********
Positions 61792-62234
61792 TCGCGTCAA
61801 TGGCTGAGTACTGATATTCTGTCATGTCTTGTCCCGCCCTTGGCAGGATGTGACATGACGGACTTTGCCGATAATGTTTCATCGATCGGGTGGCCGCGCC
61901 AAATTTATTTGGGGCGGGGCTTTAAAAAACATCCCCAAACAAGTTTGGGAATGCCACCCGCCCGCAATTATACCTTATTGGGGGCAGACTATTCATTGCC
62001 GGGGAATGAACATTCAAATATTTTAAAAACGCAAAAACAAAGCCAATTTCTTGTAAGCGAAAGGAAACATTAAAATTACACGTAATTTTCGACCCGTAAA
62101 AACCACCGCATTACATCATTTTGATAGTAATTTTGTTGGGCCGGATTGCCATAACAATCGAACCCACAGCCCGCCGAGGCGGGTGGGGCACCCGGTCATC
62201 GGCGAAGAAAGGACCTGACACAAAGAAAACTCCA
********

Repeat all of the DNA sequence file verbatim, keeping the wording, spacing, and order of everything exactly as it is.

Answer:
Positions 61792-62234
61792 TCGCGTCAA
61801 TGGCTGAGTACTGATATTCTGTCATGTCTTGTCCCGCCCTTGGCAGGATGTGACATGACGGACTTTGCCGATAATGTTTCATCGATCGGGTGGCCGCGCC
61901 AAATTTATTTGGGGCGGGGCTTTAAAAAACATCCCCAAACAAGTTTGGGAATGCCACCCGCCCGCAATTATACCTTATTGGGGGCAGACTATTCATTGCC
62001 GGGGAATGAACATTCAAATATTTTAAAAACGCAAAAACAAAGCCAATTTCTTGTAAGCGAAAGGAAACATTAAAATTACACGTAATTTTCGACCCGTAAA
62101 AACCACCGCATTACATCATTTTGATAGTAATTTTGTTGGGCCGGATTGCCATAACAATCGAACCCACAGCCCGCCGAGGCGGGTGGGGCACCCGGTCATC
62201 GGCGAAGAAAGGACCTGACACAAAGAAAACTCCA